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  STS-133: Crew assignments

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Author Topic:   STS-133: Crew assignments
Robert Pearlman
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posted 09-18-2009 02:04 PM     Click Here to See the Profile for Robert Pearlman   Click Here to Email Robert Pearlman     Edit/Delete Message   Reply w/Quote
NASA release
NASA Assigns Crew For Final Scheduled Space Shuttle Mission

NASA has assigned the crew for the last scheduled space shuttle mission, targeted to launch in September 2010. The flight to the International Space Station will carry a pressurized logistics module to the station.

Veteran shuttle commander and retired Air Force Col. Steven W. Lindsey will command the eight-day mission, designated STS-133. Air Force Col. Eric A. Boe will serve as the pilot; it will be his second flight as a shuttle pilot. Mission Specialists are shuttle mission veteran Air Force Col. Benjamin Alvin Drew, Jr., and long-duration spaceflight veterans Michael R. Barratt, Army Col. Timothy L. Kopra and Nicole P. Stott.

Lindsey will be making his fifth shuttle flight. He served as the pilot of STS-87 in 1997 and STS-95 in 1998, and commanded STS-104 in 2001 and STS-121 in 2006. Lindsey was born in Arcadia, Calif., and considers Temple City, Calif., to be his hometown. He has a bachelor's degree from the U.S. Air Force Academy and a master's degree from the Air Force Institute of Technology.

Lindsey currently is chief of the Astronaut Office. Long-duration spaceflight veteran and former space station commander Peggy A. Whitson has been named his successor when Lindsey transitions in October to training for his spaceflight. Whitson was a flight engineer aboard the station during Expedition 5 in 2002 and the commander of Expedition 16 in 2007 to 2008.

Boe will be making his second shuttle flight. He was the pilot of STS-126 in 2008. He was born in Miami and grew up in Atlanta. Boe has a bachelor's degree from the U.S. Air Force Academy and a master's degree from the Georgia Institute of Technology.

Drew flew as a mission specialist on STS-118 in 2007 and is currently the director of Operations at the Gagarin Cosmonaut Training Center in Star City, Russia. He was born in Washington, D.C. Drew has two bachelor's degrees and a master's degree from the U.S. Air Force Academy and a master's degree from Embry Riddle University.

Barratt, a medical doctor, currently is on his first mission, aboard the space station as a flight engineer for Expeditions 19 and 20. He launched to the station on a Russian Soyuz spacecraft March 26 and is due to return to Earth on the same Soyuz Oct. 11. Barratt was born in Vancouver, Wash., and considers Camas, Wash., his hometown. He has a bachelor's degree from the University of Washington, a master's degree from Wright State University in Dayton, Ohio, and a doctorate of medicine from Northwestern University.

Kopra just completed his first spaceflight, as a flight engineer aboard the space station for Expedition 20. He launched July 15 on shuttle mission STS-127 and landed aboard shuttle mission STS-128 on Sept. 11. Kopra was born in Austin, Texas. He has a bachelor's degree from the U.S. Military Academy, and master's degrees from the Georgia Institute of Technology and the U.S. Army War College.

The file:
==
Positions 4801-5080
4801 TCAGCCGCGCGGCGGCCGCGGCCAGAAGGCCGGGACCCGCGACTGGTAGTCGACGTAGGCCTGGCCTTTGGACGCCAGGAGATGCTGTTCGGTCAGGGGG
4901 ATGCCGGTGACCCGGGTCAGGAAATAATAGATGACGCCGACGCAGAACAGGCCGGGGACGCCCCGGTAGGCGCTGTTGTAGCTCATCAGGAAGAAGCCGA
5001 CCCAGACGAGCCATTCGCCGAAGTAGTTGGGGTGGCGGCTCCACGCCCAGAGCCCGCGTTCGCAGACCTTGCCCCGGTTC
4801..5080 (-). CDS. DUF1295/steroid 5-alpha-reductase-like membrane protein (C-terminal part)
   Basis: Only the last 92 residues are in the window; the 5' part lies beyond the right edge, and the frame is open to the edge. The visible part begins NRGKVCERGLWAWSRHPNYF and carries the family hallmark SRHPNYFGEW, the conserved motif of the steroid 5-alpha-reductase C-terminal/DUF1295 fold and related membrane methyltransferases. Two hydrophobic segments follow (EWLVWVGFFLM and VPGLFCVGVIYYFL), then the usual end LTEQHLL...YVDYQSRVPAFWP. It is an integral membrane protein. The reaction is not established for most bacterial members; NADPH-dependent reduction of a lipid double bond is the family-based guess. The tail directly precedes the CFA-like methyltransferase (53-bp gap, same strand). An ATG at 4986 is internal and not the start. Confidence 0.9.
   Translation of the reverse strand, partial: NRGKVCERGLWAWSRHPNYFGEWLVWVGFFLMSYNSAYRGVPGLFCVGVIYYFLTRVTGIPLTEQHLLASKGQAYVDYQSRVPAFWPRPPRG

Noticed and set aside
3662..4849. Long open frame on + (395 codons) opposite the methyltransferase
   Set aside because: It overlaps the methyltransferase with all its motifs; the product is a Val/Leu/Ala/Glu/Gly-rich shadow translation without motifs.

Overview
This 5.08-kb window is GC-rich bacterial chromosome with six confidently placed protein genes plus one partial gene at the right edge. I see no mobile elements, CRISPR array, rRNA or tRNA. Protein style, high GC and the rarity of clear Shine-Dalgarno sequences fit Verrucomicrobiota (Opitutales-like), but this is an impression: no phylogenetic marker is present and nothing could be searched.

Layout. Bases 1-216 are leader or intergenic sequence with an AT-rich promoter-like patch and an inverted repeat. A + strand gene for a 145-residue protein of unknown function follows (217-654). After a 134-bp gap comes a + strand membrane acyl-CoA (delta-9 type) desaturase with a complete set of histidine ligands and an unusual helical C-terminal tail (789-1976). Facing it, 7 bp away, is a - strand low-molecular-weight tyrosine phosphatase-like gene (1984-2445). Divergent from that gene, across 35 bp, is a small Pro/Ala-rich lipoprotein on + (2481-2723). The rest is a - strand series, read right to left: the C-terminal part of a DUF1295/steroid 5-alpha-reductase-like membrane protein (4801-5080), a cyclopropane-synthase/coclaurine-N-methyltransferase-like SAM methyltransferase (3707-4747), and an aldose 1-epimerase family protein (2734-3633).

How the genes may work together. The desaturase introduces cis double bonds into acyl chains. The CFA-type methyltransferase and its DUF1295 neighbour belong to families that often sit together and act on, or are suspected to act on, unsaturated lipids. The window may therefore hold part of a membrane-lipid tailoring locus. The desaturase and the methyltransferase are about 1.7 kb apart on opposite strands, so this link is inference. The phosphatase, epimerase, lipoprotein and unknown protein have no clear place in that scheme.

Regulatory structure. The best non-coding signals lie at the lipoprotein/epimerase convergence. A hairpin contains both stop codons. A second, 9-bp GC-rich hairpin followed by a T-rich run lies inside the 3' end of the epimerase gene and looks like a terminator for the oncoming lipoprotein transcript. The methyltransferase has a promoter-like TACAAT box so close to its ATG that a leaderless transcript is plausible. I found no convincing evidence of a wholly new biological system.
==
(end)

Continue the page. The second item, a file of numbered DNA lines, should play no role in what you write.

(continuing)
Stott is in the midst of her first mission as a flight engineer aboard the station with Barratt for Expeditions 20 and 21. She launched aboard STS-128 on Aug. 28 and is due to return at the end of STS-129, targeted for launch Nov. 12. She was born in Albany, N.Y., and considers Clearwater, Fla., her hometown. She has a bachelor's degree from Embry-Riddle Aeronautical University and a master's degree from the University of Central Florida.

Mr Meek
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posted 09-18-2009 02:20 PM     Click Here to See the Profile for Mr Meek     Edit/Delete Message   Reply w/Quote
I'm sure as we get closer to the launch, the finality will be overwhelming to us "Shuttle kids," but for now I do have one question. I thought that STS-133 was limited to five astronauts due to the weight of the payload. Obviously, that's no longer the case. Any word from NASA on how the other seat opened up?

Robert Pearlman
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posted 09-18-2009 02:29 PM     Click Here to See the Profile for Robert Pearlman   Click Here to Email Robert Pearlman     Edit/Delete Message   Reply w/Quote
The reports of a five person crew were based only on planning documents.

On a similar topic, the release also doesn't state that the mission will leave the pressurized logistics module at the space station, although it is still in work.

ASCAN1984
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posted 09-18-2009 03:18 PM     Click Here to See the Profile for ASCAN1984   Click Here to Email ASCAN1984     Edit/Delete Message   Reply w/Quote
That is so cool. Two of the crew are on orbit as we speak and the other has just returned last week.

Delta7
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posted 09-18-2009 03:21 PM     Click Here to See the Profile for Delta7   Click Here to Email Delta7     Edit/Delete Message   Reply w/Quote